Format & Contents:
64 pages with 150 colour illustrations. 248 x 184mm, soft-bound.
The book follows the established format of the series and begins with a short history of the Bf 109, which includes a useful table of of the various Rustsatze (field conversion sets) which could be fitted. This is followed by a survey of some of the Bf 109 kits which have been produced over the years. This can't hope to be comprehensive, but it does give a good idea of what was available at the time of publication (2001).
Then it's on to the builds, with models in 1/72, 1/48 and 1/32 scales. The photo coverage throughout is excellent, with crystal clear pics of each model at each stage of construction.
First off is a pair of Hasegawa's 1/48 scale Bf 109F-2s.The author adds a number of small improvements to the standard kits, which are neatly illustrated with detailed sketches. All this is topped off by superb paint jobs, including JG54's distinctive "patchwork" camouflage and Russian-theatre markings. The only point I would question is the attachment of the aerial to the rudder rather than the fin, because I can't find any find any photo evidence of this - but beautiful models, nevertheless...
The next chapter features another 'F, but this time in 1/32 scale. The book pre-dates Hasegawa's new series of kits in this scale, so this is a major conversion of Revell's old 1960s kit. This definitely falls into the expert category, with a lot of work needed to correct the kit's inaccuracies, but it really shows what can be achieved by a skilled modeller.
After this daunting conversion, it's back to something more manageable with Fujimi's 'G6/U3 in winter camouflage. The model is spruced up with some Eduard photoetched accessories before a two-stage paint job. First of all the standard camouflage is applied, before a coat of white "distemper", which is then sanded gently to reveal some of the original colours underneath - very effective and subtly done.
Fans of 1/72 scale are in for a real treat with the next model - a superb Mistel combination. The detail here is astounding - it's hard to believe from the photos that this isn't 1/48 scale... The build is a kit-bash affair, with Hasegawa's 'G being backdated to an 'F, while the Ju 88 is a combination of AMT and Italeri models plus photetched details.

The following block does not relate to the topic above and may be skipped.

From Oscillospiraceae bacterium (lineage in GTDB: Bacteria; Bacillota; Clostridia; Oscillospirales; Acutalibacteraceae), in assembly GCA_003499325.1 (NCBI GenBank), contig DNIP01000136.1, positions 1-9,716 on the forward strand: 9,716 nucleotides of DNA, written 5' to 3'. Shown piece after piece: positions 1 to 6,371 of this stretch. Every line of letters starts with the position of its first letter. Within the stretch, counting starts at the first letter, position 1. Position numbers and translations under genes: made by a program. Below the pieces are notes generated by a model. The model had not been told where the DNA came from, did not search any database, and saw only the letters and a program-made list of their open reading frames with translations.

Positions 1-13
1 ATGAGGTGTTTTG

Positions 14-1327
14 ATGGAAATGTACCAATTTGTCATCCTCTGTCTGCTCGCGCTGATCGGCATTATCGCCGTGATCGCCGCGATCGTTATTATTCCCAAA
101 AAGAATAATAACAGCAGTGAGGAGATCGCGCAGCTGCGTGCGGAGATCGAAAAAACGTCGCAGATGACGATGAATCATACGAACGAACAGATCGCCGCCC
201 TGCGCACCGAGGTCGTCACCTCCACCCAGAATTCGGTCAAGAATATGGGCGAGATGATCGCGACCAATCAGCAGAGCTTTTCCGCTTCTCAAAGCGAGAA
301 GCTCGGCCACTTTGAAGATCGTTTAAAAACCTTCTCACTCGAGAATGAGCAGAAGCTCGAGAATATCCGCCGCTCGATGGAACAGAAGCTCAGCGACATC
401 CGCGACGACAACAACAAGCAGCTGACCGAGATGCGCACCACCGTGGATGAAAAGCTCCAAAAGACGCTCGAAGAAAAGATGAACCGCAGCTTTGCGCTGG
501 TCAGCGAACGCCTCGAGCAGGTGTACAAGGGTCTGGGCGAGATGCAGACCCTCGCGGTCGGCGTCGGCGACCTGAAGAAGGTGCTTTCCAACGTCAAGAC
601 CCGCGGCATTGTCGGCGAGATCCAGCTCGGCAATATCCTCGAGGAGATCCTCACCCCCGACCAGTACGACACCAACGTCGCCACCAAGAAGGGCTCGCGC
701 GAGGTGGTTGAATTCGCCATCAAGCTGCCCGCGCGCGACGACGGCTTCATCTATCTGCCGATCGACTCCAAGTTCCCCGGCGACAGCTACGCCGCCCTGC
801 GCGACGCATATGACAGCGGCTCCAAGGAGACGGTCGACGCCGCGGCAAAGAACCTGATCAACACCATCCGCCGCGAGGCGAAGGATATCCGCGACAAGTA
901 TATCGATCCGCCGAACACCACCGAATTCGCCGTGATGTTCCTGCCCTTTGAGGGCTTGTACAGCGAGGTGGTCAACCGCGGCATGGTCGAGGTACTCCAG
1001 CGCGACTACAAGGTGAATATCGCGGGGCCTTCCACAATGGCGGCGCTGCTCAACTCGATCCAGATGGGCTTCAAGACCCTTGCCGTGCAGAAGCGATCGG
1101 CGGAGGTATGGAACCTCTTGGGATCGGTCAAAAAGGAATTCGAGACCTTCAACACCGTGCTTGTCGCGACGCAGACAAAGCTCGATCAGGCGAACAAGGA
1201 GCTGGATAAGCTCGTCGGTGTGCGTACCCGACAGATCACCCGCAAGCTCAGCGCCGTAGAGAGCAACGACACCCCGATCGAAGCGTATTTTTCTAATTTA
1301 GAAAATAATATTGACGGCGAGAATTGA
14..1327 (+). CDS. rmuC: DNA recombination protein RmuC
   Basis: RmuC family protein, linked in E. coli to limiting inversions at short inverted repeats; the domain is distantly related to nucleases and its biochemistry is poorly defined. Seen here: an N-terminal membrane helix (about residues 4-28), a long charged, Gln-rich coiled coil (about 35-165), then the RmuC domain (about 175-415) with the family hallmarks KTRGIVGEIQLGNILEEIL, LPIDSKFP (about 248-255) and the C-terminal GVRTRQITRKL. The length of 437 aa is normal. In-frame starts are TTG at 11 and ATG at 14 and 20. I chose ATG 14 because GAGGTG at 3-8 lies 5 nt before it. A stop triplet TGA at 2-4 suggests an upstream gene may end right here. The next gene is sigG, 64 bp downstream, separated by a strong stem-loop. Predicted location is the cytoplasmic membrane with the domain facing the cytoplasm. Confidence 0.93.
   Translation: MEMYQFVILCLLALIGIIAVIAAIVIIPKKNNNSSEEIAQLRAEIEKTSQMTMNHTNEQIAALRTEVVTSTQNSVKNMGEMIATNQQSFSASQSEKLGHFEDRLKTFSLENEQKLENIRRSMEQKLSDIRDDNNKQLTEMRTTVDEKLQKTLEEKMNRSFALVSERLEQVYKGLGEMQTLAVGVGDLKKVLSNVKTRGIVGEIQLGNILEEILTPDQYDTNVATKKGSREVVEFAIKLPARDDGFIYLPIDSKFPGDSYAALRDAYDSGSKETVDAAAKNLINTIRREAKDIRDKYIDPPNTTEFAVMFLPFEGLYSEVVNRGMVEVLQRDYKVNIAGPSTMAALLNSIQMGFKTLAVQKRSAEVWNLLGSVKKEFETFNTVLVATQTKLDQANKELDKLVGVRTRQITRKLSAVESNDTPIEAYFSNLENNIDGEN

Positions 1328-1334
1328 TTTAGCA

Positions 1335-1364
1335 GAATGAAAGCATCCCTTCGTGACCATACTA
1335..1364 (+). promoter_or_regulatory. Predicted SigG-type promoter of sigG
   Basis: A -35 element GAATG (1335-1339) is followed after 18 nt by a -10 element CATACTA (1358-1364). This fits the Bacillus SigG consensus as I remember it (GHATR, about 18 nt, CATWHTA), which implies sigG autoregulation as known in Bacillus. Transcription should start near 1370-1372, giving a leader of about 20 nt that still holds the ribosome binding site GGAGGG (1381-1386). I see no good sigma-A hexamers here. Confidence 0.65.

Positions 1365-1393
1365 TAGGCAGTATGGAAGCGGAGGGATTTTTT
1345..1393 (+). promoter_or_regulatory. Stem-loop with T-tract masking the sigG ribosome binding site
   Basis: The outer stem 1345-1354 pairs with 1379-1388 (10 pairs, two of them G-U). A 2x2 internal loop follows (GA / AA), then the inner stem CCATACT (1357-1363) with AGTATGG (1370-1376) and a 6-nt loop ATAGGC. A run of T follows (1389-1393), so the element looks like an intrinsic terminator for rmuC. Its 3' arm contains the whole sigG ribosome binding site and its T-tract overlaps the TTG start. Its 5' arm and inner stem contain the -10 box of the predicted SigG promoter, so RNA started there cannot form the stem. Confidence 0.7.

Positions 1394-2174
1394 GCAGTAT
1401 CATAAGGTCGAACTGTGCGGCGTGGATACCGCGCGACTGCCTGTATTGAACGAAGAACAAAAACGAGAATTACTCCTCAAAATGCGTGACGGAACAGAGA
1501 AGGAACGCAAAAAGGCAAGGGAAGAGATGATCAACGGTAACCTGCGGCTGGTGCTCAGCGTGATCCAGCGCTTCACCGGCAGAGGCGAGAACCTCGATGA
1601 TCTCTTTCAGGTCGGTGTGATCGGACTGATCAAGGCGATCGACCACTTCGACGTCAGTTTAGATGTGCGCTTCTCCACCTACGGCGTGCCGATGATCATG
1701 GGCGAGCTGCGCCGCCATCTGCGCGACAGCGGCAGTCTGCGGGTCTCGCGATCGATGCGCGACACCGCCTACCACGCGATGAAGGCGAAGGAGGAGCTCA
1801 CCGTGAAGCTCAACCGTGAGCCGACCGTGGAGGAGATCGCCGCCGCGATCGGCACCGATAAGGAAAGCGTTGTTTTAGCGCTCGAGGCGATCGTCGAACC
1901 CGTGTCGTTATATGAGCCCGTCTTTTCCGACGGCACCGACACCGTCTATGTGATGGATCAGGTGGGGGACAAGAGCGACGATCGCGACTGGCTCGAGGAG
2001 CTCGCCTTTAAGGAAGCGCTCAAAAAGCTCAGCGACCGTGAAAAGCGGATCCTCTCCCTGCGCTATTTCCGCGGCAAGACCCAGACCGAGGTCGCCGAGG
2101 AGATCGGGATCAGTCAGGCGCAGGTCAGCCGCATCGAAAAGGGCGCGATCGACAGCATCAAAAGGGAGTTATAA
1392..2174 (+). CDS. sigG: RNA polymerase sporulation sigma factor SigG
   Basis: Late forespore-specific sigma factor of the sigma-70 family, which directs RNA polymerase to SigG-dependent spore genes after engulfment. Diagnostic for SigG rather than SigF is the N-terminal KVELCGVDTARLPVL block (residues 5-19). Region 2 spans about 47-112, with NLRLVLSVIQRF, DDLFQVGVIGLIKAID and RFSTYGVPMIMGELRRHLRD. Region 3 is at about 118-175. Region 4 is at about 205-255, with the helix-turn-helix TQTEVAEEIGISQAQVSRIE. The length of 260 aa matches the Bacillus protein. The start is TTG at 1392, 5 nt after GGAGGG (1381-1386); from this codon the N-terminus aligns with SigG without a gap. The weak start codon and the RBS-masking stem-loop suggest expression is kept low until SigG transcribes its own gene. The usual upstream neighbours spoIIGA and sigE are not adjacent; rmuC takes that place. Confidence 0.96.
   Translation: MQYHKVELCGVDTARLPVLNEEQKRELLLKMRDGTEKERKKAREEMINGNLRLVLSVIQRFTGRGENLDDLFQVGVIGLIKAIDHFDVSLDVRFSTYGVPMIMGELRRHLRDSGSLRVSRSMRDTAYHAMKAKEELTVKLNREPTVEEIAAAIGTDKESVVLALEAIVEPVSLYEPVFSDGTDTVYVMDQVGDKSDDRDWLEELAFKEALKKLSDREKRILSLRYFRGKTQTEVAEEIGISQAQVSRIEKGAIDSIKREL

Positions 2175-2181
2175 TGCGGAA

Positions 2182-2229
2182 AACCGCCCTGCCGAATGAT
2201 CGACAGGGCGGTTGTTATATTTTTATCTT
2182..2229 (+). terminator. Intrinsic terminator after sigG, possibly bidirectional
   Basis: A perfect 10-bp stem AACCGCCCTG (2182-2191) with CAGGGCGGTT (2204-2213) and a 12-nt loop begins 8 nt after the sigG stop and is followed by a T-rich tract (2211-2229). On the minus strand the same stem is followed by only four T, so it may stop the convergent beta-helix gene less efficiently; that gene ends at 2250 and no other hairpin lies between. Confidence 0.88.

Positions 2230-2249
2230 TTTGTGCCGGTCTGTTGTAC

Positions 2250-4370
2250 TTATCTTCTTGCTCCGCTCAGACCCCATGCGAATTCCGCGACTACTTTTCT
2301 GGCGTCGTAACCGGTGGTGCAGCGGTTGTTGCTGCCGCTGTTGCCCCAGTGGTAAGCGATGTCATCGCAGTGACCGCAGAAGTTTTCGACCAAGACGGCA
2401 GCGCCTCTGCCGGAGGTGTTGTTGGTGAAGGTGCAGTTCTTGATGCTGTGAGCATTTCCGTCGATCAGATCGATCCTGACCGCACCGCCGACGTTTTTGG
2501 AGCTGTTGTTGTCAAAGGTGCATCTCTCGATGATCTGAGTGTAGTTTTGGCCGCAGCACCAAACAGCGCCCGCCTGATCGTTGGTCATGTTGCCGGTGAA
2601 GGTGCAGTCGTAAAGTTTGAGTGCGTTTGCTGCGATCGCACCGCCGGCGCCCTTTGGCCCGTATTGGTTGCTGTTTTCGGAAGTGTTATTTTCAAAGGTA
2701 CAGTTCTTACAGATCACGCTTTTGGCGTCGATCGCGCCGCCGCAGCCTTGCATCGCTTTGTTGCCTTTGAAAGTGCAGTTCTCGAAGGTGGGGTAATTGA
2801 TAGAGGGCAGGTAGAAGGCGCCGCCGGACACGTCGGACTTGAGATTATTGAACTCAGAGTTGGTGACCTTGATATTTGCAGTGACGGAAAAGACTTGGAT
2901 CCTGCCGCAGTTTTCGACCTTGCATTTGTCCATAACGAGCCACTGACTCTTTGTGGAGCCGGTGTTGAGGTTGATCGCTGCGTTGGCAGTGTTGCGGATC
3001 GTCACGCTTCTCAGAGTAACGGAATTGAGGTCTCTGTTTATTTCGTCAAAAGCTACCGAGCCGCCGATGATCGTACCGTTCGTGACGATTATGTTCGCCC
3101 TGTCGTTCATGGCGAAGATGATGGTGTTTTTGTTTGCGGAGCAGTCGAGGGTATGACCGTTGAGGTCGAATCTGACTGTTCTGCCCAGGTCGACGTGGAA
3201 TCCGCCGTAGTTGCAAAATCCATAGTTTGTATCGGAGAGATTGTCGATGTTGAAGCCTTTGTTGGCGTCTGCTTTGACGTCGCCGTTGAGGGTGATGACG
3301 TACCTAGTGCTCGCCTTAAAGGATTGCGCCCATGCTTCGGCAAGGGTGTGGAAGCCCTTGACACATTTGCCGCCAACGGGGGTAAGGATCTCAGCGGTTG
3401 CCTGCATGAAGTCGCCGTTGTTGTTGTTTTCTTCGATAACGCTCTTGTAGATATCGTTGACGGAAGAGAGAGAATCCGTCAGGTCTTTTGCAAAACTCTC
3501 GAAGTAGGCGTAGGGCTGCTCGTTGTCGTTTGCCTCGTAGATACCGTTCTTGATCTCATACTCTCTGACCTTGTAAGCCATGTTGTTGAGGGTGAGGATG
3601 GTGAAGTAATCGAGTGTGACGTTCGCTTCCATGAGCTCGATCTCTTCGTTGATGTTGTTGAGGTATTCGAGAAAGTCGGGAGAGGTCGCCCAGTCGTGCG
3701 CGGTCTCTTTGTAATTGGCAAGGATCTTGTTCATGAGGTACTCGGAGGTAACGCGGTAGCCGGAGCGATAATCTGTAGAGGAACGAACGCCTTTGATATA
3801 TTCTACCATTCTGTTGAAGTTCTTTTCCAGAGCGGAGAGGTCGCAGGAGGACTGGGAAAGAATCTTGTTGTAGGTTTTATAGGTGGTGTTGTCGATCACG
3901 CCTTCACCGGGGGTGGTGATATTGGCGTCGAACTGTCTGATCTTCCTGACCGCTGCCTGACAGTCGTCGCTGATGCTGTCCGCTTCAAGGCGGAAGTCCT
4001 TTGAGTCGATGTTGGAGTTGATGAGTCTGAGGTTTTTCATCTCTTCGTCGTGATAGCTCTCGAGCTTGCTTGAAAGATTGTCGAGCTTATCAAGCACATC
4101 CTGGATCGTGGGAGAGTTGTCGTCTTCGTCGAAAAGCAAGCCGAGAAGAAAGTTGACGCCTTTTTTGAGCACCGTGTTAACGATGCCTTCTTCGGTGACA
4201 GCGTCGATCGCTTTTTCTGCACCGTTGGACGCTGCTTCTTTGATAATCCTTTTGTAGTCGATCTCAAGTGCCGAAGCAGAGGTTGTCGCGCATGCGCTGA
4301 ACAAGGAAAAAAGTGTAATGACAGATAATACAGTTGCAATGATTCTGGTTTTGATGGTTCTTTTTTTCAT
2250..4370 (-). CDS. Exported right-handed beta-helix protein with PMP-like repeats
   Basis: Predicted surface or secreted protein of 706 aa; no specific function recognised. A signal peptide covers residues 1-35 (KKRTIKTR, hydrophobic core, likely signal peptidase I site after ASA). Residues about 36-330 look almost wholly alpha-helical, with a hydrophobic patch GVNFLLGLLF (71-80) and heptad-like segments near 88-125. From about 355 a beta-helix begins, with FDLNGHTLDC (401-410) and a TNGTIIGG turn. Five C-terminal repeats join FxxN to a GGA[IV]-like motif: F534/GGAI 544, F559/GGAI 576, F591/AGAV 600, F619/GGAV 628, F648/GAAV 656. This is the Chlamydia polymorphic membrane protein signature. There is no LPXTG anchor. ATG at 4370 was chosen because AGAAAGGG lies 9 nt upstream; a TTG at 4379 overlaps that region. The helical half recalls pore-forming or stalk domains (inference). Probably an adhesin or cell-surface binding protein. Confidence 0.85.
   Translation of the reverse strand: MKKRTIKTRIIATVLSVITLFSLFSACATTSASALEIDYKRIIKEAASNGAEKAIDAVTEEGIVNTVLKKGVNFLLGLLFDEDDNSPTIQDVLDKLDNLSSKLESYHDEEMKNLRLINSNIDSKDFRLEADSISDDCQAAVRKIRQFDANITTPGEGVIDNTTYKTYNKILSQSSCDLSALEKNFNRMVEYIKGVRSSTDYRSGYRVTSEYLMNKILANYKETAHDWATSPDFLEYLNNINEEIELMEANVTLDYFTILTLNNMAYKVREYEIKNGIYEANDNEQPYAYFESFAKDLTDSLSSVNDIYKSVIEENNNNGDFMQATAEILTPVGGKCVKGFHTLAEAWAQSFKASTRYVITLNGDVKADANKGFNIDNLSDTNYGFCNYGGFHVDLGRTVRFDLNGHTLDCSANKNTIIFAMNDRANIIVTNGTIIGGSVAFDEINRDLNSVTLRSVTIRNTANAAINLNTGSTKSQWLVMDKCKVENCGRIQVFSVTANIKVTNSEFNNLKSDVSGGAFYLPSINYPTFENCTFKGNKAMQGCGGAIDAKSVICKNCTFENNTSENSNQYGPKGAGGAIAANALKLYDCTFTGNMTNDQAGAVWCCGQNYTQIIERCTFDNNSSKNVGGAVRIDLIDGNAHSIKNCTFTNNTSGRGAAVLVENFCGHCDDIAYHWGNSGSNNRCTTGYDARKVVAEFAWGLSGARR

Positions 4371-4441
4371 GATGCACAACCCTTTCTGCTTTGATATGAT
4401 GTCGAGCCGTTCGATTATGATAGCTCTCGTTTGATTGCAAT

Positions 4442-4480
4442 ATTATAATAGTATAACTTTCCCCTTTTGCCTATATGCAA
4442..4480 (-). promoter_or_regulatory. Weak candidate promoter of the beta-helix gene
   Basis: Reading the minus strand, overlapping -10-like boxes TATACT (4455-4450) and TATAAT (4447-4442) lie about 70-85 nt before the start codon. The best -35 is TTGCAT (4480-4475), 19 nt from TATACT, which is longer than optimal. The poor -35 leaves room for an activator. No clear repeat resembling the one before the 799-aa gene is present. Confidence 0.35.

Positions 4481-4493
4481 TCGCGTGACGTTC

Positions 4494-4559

The final chapter in the modelling section is a diorama, with Revell's heavily modified kit returning for a great desert scene of Marseille's aircraft being refuelled. The chapter includes helpful detail on constructing the base and palm trees, plus a brief description on how the fuel bowser was modified from an Italeri Opel Blitz. The diorama forms the front cover of the book, but the pics can't give a sense of size - in 1/32 scale this must be a really impressive diorama.
After the models comes the reference section, starting with a very useful set of walkaround photos of Bf 109Es and a Finnish 'G. Then a series of profiles show some of the major '109 variants and this is followed by a useful description of Luftwaffe camouflage schemes. This stops short of the infamous "late War greens" but, otherwise, gives a good overview of standard camouflage.
Finally, there's a roundup of accessories and references, with an extensive list of what's available from short-run producers, plus museum addresses and dealer contacts.
This is a very good introduction to modelling the Bf 109. It's a little surprising not to see any Battle of Britain aircraft among the models, but a volume like this can't cover all the extraordinary diversity of versions and camouflage schemes of Messerschmitt's most famous creation.
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Thank you to Osprey Publishing for kindly supplying the review sample.
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